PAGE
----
Jacquelyn Veatch

The author in front of a nest of Adélie penguins on Torgersen Island.

What she does:
I am a graduate student at Rutgers University, working toward a PhD in physical oceanography. As part of the Rutgers University Center for Ocean Observing Leadership (RUCOOL), I investigate physical mechanisms related to the marine food web in Palmer Deep, Antarctica, and in the Mid-Atlantic. In light of increased climate variability, I study physical features in the ocean that accumulate organisms at the base of the food chain in order to better support maintenance of biological hotspots and understand the coupling of biological and physical processes.

How she got there:
I have a bachelor’s degree in biophysics from The George Washington University (GW). From my first research project at GW, in an immunology lab, I was captured by the thrill of scientific discovery. I explored a wide variety of research areas, from urban planning to pathogens, before settling on physical oceanography. My leap to physical oceanography was catalyzed by a few summers spent as a wilderness guide in northern Maine and my determination to combine physics and Earth systems.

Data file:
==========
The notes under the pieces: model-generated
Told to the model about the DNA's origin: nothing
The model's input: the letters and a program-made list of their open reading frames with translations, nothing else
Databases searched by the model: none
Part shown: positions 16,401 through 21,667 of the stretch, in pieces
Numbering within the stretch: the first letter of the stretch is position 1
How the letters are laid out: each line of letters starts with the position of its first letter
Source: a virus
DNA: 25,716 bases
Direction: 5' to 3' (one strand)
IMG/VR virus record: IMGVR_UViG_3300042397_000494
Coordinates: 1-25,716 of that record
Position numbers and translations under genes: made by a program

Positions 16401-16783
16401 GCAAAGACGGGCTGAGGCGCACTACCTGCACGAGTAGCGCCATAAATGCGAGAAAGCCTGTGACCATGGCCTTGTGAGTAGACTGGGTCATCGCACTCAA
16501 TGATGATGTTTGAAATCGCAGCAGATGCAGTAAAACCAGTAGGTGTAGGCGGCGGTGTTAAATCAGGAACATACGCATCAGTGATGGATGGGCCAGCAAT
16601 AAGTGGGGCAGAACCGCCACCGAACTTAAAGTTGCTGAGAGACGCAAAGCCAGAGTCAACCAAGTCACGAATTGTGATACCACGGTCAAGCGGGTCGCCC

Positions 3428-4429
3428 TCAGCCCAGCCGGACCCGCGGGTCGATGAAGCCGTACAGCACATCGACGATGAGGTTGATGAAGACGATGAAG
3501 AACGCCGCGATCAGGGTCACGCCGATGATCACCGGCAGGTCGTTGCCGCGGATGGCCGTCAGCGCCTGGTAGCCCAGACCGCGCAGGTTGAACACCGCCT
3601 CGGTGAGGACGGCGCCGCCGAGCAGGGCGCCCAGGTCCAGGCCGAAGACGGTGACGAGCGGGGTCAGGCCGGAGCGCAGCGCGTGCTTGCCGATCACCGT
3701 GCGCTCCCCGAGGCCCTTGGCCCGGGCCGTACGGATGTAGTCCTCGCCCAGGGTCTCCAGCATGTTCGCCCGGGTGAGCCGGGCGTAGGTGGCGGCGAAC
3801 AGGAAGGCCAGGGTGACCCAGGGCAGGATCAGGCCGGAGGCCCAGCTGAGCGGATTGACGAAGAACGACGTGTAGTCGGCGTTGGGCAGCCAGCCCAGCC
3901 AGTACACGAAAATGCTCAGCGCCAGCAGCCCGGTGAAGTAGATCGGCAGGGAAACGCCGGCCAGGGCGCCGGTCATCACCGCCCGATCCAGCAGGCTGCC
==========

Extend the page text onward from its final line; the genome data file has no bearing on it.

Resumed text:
As an undergraduate, I met with Dr. Keryn Gedan, a brilliant ecologist and the head of GW’s coastal ecology lab, hoping to get involved in her cutting-edge wetland research. I had three years of laboratory experience, four semesters of a biophysics degree, and a boatload of questions about the physical mechanisms of water moving through coastal systems. Dr. Gedan looked at me with amusement and encouragement—she had never worked with a physics student before! I convinced her to let me join her lab and dove right in.

This 20-minute meeting launched my career into the world of Earth and climate science. At the time, I didn’t know any physicists who were studying the environment. It turns out, however, there are a lot of scientists using physics to tackle complex environmental problems and a lot of physics in the ocean!

A team installing a high-frequency radar on the Joubin Islands. There are three of these radars installed in a triangle over Palmer Deep. They use backscattering radio waves to map surface currents.

Best part of her job: